"Vivacious -- he is just 100 percent go all the time," Coan said Thursday. "He is just on fire, mentally aggressive, physically aggressive. If you aren't careful, he will come up and grab you and hug you and slap you on the butt."

Playing ahead of Cassel, Carson Palmer won the 2002 Heisman Trophy. Then Matt Leinart beat out Cassel for the job and won the Heisman Trophy in 2004.

"He watched guys under the pressures of the starting position; he knew all the rigors," USC coach Pete Carroll said Wednesday. "He was with those guys every step of the way, helping them and being part of it."

The only award Cassel won playing football at USC was the Howard Jones/Football Alumni Club academic award as the upperclassman with the highest grade point average (3.8).

"He got caught in a bad situation," said UCLA offensive coordinator Norm Chow, who was USC's offensive coordinator from 2001 through 2004. "We moved him to tight end, and one year he went out and played baseball. Turned out he pitched for one year and got drafted into big league baseball."

Cassel went in the 36th round of the 2004 MLB draft, to the Oakland Athletics, but decided to wait to see if anyone in the NFL was interested in a quarterback who had completed only 20 passes in 25 games as a backup.

He wasn't invited to the scouting combine in Indianapolis, but was impressive enough at USC's Pro Day to pique the interest of the Patriots. With the 230th choice of the 2005 draft -- only 25 spots ahead of Mr. Irrelevant, William Penn tight end Andy Stokes -- New England took him with an errant pick from the Vikings that had come through both the Jets and Raiders.

"You take a flyer on a kid who was impressive during workouts, with his size, arm, his intelligence," said draft guru Mel Kiper. "They liked everything they saw about Matt Cassel and that allowed them to say, 'Hey, late in the draft, let's catch a little lightning in a bottle.'"

Cassel made the team and played behind Brady and Flutie, another Heisman Trophy winner. Technically, Flutie was No. 2 on the depth chart but he admitted that Cassel already was performing better by season's end.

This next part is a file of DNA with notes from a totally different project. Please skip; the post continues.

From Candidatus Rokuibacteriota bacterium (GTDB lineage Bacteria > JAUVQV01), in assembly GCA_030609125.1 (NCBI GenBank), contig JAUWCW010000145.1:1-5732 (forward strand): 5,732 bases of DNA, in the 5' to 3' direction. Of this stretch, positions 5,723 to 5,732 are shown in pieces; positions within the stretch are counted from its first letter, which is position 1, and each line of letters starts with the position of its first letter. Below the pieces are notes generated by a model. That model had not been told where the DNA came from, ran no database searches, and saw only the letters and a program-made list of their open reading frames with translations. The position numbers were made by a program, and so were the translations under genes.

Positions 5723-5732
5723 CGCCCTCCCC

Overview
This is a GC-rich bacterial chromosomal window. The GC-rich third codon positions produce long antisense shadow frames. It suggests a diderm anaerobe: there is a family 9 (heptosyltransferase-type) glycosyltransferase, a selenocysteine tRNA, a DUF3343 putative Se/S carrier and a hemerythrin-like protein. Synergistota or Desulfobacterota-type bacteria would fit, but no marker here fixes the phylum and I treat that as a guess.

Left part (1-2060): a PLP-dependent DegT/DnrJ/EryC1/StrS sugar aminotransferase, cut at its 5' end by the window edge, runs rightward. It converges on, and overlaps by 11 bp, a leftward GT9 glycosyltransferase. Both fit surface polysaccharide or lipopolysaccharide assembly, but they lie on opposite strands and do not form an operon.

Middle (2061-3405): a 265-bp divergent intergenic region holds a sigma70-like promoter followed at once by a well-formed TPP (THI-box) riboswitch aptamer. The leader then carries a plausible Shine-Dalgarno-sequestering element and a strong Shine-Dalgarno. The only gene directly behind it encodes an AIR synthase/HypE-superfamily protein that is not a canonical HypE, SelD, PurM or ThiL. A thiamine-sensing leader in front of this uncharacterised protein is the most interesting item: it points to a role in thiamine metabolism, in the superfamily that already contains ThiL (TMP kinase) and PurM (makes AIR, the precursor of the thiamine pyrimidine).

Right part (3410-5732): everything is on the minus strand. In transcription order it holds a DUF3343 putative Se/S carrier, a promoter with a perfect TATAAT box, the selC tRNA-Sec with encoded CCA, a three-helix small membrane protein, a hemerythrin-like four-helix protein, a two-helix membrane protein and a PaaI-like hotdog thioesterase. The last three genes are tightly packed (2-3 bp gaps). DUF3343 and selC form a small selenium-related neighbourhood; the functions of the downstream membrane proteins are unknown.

"I think the toughest job in football is always to be the starter, because everybody looks to you for guidance," Cassel said Thursday. "The second is being a backup quarterback, because at a moment's notice, like last week, you never anticipate it and you hope it never happens due to injury, but it comes up in this game a lot.

"You just have to be prepared."

For 14 years now, going back to Little League, Matt Cassel has been preparing for this leading role. He has been around terrifically talented players -- now he and the Patriots will discover whether or not he has the capacity for that kind of greatness.

Brady himself had an eerily similar experience, playing behind Brian Griese at Michigan when the Wolverines won a national championship, then getting drafted late by the Patriots and learning by watching an icon, Drew Bledsoe.

Cassel was not overly impressive in four preseason starts, completing 56 percent of his passes and barely keeping his No. 2 spot over Matt Gutierrez.

"I'm not saying he's Tom Brady -- no one is," Flutie said. "But it's going to be fun to watch him play. You just have to be patient with him the first couple of weeks because he's had no experience. [But] as far as throwing the football, his athleticism, his work ethic -- all top-notch.

"I think he's going to do very well."

Greg Garber is a senior writer for ESPN.com.